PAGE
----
KHON: ...“Reporting it immediately would have led to possible retaliation against Officer Tamayori by some of his fellow officers and he would have been alienated from many of his fellow officers for the rest of his career, so he was really in a rock and a hard place and unfortunately he made the wrong decision initially,” said Thomas Otake, Tamayori’s attorney.

Otake says Tamayori reported the incident to Internal Affairs three weeks after it happened, before the video was made public. “It was weighing on him. He didn’t like what he saw. It offended him. He wanted to come clean,” he said.

HPD said he was put on desk duty and, as of Tuesday, was no longer with the department.

“Today is a sad day for Mr. Tamayori and his family. He spent 15 years serving this community as a police officer and by all accounts he was a good police officer, but now he’s lost his career over this incident,” Otake said....

SA: Case dropped against officer involved in fatal accident

read ... Alienated

Illegal Alien With Long Rap Sheet Sentenced for Selling Meth

KHON: Florence T. Nakakuni, U.S. Attorney for the District of Hawaii, said the evidence presented in court showed that Settle recruited other individuals to assist him in distributing methamphetamine on Maui, including approximately 700 grams of “ice” seized from Settle by Maui Police on Dec. 17, 2014.

At the sentencing hearing, the court found that Settle, a citizen of Mexico without legal authority to be in the United States, was a threat to the public safety based on the large amount of methamphetamine involved and Settle’s long criminal history (apparently without being deported after those convictions) including prior drug convictions.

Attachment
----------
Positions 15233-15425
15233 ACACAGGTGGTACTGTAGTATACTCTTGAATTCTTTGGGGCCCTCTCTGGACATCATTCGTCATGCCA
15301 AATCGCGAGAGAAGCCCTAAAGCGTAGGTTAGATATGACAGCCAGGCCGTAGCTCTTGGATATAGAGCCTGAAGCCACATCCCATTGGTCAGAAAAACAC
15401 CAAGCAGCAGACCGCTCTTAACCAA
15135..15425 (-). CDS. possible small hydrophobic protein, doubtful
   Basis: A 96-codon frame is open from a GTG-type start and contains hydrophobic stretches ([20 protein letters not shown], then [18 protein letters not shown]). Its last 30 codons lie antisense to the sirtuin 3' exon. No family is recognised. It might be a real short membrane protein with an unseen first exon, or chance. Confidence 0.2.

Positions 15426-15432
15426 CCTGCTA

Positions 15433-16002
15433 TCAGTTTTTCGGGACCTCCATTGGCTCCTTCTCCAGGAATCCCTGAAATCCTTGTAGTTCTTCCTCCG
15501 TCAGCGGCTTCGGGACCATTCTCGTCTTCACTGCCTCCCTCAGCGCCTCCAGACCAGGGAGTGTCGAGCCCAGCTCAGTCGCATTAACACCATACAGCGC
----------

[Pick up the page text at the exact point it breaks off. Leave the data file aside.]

After completing his sentence, Settle will be (allegedly) deported to Mexico for the second time (or not).

read ... Long Criminal Record

Council Has New Priority: Pigeons

KHON: Under Fukunaga's proposal, anyone raising more than 10 pigeons on their property would be required to obtain a permit from the city pigeon police.

The permit would require homeowners to notify every neighbor within 200 feet of their property that a bird facility will be built  (just the ones that want to retaliate on you fro something). They must also receive approval from at least two-thirds of those neighbors.

read ... Homeowners may need permit to raise pigeons

Plastic Bag Ban Means Longer Lines, Dead Trees

PBN: ...In the Safeway store near on South Beretania Street, checkout lines were a little longer on Wednesday as cashiers adjusted to a new bagging routine with either tree-murdering paper bags or reusable bags....

SA: Propaganda Piece

read ... Tree Huggers Become Tree Choppers

Hawaii's Problem is the People in Office

KE: The Kauai County Council is again engaged in time-wasting— namely, its plan to vet the idea of a county manager position.

Long the cherished dream of Ken Taylor, Glenn Mickens and Walter Lewis, the manager concept gained traction when they approached Councilman Mason Chock, who just can't say no. So now an idea previously considered and rejected by the charter commission after it conducted road shows to gauge public interest — there was none — is the focus of a fullblown Council subcommittee....

Folks need to face the facts: The problem isn't the system, but the people in it. And that includes misinformed, woefully ignorant voters.

Like the people who are crying and screaming and wailing because the court struck down Maui's  illegal GMO moratorium. Lacking an education in basic civics, and its three branches of government, they see the ruling as somehow depriving them of their vote and constitutional rights.

So what do they do? They stand out in front of the place they claim is delivering daily doses of toxins, wearing silly masks that would do nothing to hinder the poisons they fear. Because, of course, it's all for show.

After reading comments left on Facebook and Civil Beat, it seems none of the moratorium supporters have actually read Judge Susan Oki Mollway's order, which carefully lays out the legal rationale for her decision. Instead, they claim she doesn't know the law, or must be corrupt, in the pay of the chem companies....

read ... Musings: People Problem